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TAS Country : January 3rd 2013
Friday, January 4, 2013 Tasmanian Country 7 News Seeing red all across the north KAROLIN MacGREGOR BIG RED: James and Alison Finlayson of Togari won the overall champion cow with Red Hollow Harmony Reese SOME of Tasmania's best red dairy cows have strutted their stuff as part of the inaugural Viking Australia's Red On-Farm Challenge. The competition organised by the Australian Red Dairy Breed (ARDB) attracted 50 entries from seven farms across the north. This is the first time the competition that aims to recognise the state's best red cows has been held in Tasmania. To be eligible for the competition, the cows must have been sired by a bull registered with the ARDB, or the Ayrshire or Illawarra breed societies. Each farmer could enter a maximum of 12 cows. The cows were judged on farm by Ron Graham from New South Wales. The competition was divided into five classes according to the cow's years of birth. While it is a red cow competition, there are no colour restrictions placed on the exhibits. This is to try to encourage as many farmers as possible, even those with cross-bred cows, to enter. It is hoped the competition will also encourage more farmers to use red bulls over more of their cows in future. The overall winner of this year's competition was the cow Red Hollow Harmony Reese, from James and Alison Finlayson's property at Togari. Mr Graham said the cow had a lot to offer the breed. ''She would compete well against any breed of cow at any show,'' he said. ''This cow has a particularly strong top line. The strength in her head and width of her muzzle reflected her constitution and the power of the cow. Her spring of rib, angle of rib and flatness of bone gave her ideal capacity for her size. Her pin thurl and hip setting gave her ample room for her well-attached udder and allowed her to have excellent locomotion.'' The Finlaysons, who have been breeding Aussie Reds for about 25 years, milk about 550 cows on their farm. Mrs Finlayson said the competition had been a great opportunity for them to learn more about their cows in regards to the technical aspects of breeding. She said the competition had made them sit back and look at their herd more critically and seriously think about where they are heading with their breeding program. Mrs Finlayson said it was easy to get swept up in the everyday tasks of running farm and not think about long- term breeding goals. Joshua Smith's Joshlee Reddrama Trivia took home first place in the two- year-old class, followed by the Finlaysons' Red Hollow Alpine Asinnia in second. In the three-year-old class, K and K Haberle took out first place with Gordella EVB Journalist, while Kevin Rattray's Pyengana 1185 earned second place and the Finlaysons' Red Hollow Harmony Wood came third. The four-year-old class saw John and Katrina Sykes take out first place with their Boldview Jet Palette. The Finlaysons added another award to their collection with a second place with their cow Red Hollow Beauland Tamsyn, while the Jackmans were third with St Clair 529. Wayne and Marilyn Tennant won the five-year-old class with Redside 7038. Second went to the Finlaysons' Red Hollow Norabel Salvinia, while Kevin Rattray came third with Pyengana 711. The mature cow class saw the eventual champion Red Hollow Harmony Reese named in first place. Second and reserve champion overall went to Kevin Rattray's Willow Park Countess, and his other cow Willow Park Duchess came third. MALCOLM JACKMAN: Morale high. Forestry behind Elders debt It's a lousy industry' CHRIS McLENNAN ELDERS' foray into forestry was the key reason for the company's financial woes, according to company chairman John Ballard. ''It was a lousy industry we should never have been in,'' Mr Ballard told shareholders at the Elders annual meeting in Adelaide. It was the first shareholder meeting since Elders announced plans to sell its profitable rural services division ear- lier last year. The meeting was told it had been more than a decade since Elders had been able to reinvest in its rural services division. Any profits had been used to pay down the parent company's huge debt, which is sitting at about $295 million, largely the result of a disastrous foray into forestry. One shareholder said Elders staff must be wondering if they were going to keep their jobs when the sale goes through. ''Today is one of the saddest meet- ings I have ever been to,'' the share- holder said. ''That a proud company has been reduced to what it is today is very sad.'' Elders Rural Services Group general manager David Goodfellow said there was ''some anxiety out in the network'' about who the new owner of rural services might be. ''There is also some excitement about the opportunity to recapitalise our business,'' Mr Goodfellow said. Mr Ballard said it was clear the spirit in the Elders brand was ''alive and well''. ''Whoever may own the com- pany will have a staff with pride.'' Elders said about 30 suitors were interested in the rural services div- ision, split about evenly between Aust- ralian and international interests. The sale process is expected to speed up this month with the completion of sale documents to be distributed to prospec- tive buyers. Elders managing director Malcolm Jackman also said morale was high, with staff turnover at its lowest level for four years. ''People in Elders are alive and kicking,'' he said. Mr Ballard said the company wanted to invest in its rural services division as it entered ''one of the most favour- able markets for Australian agricul- tural business for decades'' but didn't have the money to do so. OJD deadline extension welcomed THE Tasmanian Farmers and Graziers Association has welcomed a six-month extension to the new Natio- nal OJD Management Plan transition period. The association says a decision by WoolPro- ducers Australia and the Sheepmeat Council of Australia to extend the OJD plan deadline until July 1 is a positive move. The plan was due to come into affect this week, but serious concerns over the proposed program have been raised. A lack of recognition for OJD vaccinates is an issue the councils are consider- ing. The extension will allow time for these con- cerns to be addressed. The councils say they are committed to im- plementing a technically sound plan to reduce the spread of OJD. Despite concerns that have been raised, both groups said public consultation had been undertaken and there were indications a natio- nal OJD plan was wanted. They say that in develop- ing the plan, industry had worked closely with government and also sought technical advice. But there were still con- cerns that shedding of the disease can still occur in infected vaccinated ani- mals and some state governments consider these animals pose a high risk of continuing to spread OJD. Both groups, however, still strongly support the use of vaccination as a management tool to con- trol OJD. Many producers worked hard preparing for the January 1 start date and the councils say they ac- knowledge the efforts they have put in. Despite the delay to the full plan implementation, the councils say producers can implement their own individual biosecurity plans at any stage. For more information contact TFGA policy ad- viser for commodities Kim Haywood on 6332 1800. 2036763-130104 Dam Proposals State-wide • Site Comparisons • Water Licensing • Feasibility assessments • Getting your dam to permit stage • Holding dams for TI water • Determining required storage capacity Contact: Astrid Ketelaar 6334-1033 / 0407-872 743 astrid@AKConsultants.com.au For our other services see www.akconsultants.com.au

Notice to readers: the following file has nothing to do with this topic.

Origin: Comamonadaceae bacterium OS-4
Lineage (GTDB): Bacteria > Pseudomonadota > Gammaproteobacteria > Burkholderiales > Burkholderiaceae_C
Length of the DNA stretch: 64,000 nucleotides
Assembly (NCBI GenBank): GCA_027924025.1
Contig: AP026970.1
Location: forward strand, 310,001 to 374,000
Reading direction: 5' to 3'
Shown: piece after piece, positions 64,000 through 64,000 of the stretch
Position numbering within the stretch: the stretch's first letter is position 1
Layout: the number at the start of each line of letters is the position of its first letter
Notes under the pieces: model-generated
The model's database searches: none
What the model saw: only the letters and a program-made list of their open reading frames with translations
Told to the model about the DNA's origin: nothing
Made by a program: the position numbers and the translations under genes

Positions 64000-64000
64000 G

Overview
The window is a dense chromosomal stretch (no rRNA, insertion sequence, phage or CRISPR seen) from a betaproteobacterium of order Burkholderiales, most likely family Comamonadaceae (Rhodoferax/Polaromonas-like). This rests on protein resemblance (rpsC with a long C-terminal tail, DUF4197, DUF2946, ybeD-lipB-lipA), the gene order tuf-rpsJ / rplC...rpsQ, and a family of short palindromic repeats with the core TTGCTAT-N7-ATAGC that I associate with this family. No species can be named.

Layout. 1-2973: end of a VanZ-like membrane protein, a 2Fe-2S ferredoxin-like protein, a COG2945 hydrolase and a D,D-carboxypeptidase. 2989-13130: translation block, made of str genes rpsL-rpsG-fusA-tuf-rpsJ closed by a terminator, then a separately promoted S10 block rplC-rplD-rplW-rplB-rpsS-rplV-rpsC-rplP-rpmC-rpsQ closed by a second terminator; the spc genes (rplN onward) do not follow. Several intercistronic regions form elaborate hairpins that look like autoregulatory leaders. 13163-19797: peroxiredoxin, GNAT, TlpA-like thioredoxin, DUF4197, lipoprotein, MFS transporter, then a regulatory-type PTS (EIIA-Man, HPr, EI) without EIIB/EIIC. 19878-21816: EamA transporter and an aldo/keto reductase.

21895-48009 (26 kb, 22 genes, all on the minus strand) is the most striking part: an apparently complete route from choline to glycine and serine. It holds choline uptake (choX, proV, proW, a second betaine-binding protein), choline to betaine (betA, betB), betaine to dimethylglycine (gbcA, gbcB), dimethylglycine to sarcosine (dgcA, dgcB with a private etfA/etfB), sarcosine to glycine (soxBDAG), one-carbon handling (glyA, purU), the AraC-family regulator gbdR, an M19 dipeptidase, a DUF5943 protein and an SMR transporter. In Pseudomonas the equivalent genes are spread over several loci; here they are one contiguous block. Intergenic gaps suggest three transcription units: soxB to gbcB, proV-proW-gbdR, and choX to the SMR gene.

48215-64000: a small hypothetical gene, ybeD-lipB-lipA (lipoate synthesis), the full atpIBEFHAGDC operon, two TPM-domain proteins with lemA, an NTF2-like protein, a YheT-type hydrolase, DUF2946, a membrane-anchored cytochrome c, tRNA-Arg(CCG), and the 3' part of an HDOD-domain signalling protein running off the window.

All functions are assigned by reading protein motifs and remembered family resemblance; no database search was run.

December 20th 2012
January 10th 2013